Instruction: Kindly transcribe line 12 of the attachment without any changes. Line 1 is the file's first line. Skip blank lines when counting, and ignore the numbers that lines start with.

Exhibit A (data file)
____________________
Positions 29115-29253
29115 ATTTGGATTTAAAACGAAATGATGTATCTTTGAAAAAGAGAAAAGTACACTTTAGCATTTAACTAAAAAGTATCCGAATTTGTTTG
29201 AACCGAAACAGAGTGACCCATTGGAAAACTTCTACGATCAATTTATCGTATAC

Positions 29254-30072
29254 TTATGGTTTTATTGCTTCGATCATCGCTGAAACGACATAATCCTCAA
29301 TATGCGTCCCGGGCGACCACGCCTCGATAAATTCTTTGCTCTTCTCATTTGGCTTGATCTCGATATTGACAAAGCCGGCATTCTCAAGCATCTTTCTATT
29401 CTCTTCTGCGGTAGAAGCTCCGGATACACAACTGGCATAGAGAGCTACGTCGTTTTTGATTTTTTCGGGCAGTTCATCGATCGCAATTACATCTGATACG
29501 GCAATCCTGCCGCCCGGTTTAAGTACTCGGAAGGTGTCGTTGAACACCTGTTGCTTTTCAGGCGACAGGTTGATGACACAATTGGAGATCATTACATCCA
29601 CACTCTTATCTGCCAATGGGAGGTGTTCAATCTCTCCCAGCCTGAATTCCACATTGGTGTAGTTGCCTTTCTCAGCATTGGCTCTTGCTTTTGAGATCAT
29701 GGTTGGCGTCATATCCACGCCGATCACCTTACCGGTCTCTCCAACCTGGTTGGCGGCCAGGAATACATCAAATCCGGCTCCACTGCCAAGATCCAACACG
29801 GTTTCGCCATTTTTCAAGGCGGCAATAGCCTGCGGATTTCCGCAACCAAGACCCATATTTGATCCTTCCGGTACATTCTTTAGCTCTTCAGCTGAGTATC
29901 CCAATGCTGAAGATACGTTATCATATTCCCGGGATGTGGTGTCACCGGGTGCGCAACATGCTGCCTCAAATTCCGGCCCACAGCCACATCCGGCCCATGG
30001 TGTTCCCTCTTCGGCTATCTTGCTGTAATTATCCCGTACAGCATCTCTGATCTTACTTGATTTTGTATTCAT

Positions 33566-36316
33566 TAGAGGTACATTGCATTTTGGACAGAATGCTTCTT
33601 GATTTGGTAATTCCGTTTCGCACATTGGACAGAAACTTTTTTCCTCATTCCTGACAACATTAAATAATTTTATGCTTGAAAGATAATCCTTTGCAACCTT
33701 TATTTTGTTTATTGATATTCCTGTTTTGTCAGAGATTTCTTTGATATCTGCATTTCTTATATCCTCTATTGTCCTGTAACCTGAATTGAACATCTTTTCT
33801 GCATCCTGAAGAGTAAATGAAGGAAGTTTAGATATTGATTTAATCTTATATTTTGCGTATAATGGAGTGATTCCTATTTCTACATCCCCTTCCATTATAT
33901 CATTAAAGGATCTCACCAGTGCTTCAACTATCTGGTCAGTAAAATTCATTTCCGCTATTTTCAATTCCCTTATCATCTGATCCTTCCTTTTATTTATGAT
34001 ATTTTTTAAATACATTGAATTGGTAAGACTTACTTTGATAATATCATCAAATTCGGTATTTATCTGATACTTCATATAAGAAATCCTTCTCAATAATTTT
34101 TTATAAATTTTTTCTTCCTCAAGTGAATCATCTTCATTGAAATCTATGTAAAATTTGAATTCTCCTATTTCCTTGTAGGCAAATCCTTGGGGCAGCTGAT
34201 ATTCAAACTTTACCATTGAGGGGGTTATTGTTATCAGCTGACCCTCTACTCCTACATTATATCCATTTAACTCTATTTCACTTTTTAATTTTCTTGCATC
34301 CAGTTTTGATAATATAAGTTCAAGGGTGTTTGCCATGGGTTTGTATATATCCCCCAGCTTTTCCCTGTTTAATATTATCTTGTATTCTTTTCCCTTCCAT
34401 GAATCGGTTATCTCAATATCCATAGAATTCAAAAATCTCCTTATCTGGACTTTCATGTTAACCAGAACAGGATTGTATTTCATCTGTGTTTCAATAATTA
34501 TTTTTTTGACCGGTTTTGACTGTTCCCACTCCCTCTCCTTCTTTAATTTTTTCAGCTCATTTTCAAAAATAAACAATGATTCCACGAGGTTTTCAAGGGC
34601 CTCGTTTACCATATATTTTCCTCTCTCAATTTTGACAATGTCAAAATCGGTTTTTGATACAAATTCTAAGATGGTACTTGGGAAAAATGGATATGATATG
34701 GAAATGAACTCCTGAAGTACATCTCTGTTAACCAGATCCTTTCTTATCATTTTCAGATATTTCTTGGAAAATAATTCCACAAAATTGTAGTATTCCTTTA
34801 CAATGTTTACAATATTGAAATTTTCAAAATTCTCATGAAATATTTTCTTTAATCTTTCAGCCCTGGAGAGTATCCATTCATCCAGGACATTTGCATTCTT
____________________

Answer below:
29901 CCAATGCTGAAGATACGTTATCATATTCCCGGGATGTGGTGTCACCGGGTGCGCAACATGCTGCCTCAAATTCCGGCCCACAGCCACATCCGGCCCATGG